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Transplantation of high risk donor livers

Machine perfusion studies to improve and predict post transplant hepatobiliary function
PhD ceremony:Ms Y. (Yvonne) de Vries
When:October 14, 2020
Start:14:30
Supervisors:prof. dr. R.J. (Robert) Porte, prof. dr. J.A. (Ton) Lisman
Where:Academy building RUG
Faculty:Medical Sciences / UMCG
Transplantation of high risk donor livers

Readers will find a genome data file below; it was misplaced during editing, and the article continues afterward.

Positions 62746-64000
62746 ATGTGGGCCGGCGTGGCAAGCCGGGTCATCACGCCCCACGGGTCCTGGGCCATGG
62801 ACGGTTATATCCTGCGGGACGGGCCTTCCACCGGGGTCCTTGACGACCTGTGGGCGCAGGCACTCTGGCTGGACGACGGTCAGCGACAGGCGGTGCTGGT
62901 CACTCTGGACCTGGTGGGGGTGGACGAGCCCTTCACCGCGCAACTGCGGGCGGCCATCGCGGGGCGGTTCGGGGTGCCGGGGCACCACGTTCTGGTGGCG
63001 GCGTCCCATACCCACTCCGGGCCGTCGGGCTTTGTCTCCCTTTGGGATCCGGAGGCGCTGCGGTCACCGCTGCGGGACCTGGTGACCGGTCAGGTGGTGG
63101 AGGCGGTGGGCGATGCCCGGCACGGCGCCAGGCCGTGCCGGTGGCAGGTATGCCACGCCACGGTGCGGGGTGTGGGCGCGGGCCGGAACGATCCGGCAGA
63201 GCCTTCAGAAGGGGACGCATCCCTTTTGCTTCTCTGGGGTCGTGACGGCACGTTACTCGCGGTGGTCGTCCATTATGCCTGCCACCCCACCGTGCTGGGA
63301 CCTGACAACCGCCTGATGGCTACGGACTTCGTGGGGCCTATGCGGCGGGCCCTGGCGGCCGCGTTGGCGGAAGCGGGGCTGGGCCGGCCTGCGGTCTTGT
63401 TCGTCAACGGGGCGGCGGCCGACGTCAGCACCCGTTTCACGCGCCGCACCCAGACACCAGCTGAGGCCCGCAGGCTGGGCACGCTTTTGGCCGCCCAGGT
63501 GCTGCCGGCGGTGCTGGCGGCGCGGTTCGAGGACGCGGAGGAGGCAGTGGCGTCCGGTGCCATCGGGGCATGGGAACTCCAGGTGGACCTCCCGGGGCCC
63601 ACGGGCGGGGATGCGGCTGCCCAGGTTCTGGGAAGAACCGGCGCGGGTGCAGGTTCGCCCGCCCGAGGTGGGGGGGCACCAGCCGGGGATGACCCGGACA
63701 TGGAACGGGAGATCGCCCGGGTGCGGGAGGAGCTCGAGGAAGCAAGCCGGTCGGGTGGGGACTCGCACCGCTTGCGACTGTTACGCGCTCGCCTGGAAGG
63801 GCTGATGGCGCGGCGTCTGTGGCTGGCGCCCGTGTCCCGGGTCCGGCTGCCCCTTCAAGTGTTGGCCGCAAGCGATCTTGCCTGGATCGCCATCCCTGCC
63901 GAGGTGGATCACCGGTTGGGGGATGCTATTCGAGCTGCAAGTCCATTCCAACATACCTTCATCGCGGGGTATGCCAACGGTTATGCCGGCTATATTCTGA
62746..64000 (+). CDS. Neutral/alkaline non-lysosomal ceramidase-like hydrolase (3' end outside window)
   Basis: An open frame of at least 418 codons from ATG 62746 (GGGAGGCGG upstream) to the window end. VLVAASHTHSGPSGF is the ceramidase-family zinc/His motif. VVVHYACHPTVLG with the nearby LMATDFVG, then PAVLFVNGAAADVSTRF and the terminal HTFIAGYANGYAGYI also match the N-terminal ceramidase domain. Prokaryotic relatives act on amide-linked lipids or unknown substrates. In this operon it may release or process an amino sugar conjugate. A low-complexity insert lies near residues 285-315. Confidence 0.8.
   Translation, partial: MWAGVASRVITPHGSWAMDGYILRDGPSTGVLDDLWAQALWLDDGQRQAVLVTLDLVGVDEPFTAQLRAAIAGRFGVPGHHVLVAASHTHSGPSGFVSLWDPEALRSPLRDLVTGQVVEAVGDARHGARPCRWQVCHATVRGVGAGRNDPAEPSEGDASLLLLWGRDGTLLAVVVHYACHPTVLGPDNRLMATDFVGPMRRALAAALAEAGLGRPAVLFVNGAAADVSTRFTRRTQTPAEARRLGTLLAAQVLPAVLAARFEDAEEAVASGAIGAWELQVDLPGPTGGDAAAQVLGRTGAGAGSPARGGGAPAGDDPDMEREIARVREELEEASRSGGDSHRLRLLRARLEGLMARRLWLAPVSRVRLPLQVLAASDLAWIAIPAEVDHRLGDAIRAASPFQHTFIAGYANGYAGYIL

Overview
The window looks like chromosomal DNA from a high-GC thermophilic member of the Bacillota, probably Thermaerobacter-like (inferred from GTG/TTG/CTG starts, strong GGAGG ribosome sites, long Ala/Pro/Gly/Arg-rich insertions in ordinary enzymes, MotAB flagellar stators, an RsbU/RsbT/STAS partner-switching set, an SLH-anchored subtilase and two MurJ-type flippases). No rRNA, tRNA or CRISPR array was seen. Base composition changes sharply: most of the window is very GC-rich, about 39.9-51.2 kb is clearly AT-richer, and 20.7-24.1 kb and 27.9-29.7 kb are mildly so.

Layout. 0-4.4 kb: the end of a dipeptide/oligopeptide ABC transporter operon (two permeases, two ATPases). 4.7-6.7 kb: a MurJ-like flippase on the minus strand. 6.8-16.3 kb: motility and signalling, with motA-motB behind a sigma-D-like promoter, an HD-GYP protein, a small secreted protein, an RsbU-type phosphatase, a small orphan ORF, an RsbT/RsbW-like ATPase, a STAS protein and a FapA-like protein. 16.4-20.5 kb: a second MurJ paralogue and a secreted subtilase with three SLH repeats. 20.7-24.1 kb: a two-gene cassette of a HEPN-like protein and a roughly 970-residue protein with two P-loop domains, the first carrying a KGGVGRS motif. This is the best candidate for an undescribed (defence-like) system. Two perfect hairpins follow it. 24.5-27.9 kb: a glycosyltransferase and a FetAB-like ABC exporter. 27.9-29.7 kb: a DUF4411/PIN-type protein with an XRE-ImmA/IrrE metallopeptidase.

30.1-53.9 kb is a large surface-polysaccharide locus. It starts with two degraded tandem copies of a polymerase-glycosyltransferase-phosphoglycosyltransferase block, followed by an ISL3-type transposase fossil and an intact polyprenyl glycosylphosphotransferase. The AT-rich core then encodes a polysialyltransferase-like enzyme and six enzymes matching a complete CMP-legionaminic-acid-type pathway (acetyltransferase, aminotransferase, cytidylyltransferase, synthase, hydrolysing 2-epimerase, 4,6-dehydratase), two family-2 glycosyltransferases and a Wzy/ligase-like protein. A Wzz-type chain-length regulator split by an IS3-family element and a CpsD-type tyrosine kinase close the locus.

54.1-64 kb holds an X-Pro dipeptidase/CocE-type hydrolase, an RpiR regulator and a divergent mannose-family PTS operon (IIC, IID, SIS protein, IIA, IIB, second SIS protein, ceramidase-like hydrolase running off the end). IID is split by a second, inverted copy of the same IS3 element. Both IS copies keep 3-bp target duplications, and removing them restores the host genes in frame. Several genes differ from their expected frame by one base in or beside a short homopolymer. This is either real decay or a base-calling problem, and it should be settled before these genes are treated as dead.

There currently is a shortage of suitable donor livers in the Netherlands. In 2016, waiting list mortality was 17%. In that same year 32% of all donor livers were declined for transplantation, due to an estimated high risk of complications, such as primary non-function, early allograft dysfunction en biliary complications. In this dissertation was investigated if initially declined donor lives could potentially be used for transplantation. A combined protocol of hypo- and normothermic oxygenated machine perfusion was used to resuscitate and evaluate these initially declined donor livers (DHOPE-COR-NMP trial). During normothermic (body temperature) machine perfusion the liver had to meet certain criteria to be accepted for transplantation. These criteria reflected hepatobiliary function- and injury. The perfusion solution was based on artificial haemoglobin. The use of this HBOC-201- based perfusion solution was found to be safe. Furthermore, 20% extra livers were transplanted in the UMCG in 2018 with the DHOPE-COR-NMP protocol.  In another study in this dissertation pH, bicarbonate and glucose in bile were shown to be accurate predictors of histological bile duct injury. Histological bile duct injury has been associated with biliary complications post transplantation. In the final chapter of the dissertation was investigated whether dual hypothermic oxygenated machine perfusion via the portal vein and hepatic artery (DHOPE) is superior to hypothermic oxygenated machine perfusion via the portal vein alone (HOPE). Porcine livers that underwent DHOPE had less hepatobiliary injury than porcine livers that underwent HOPE.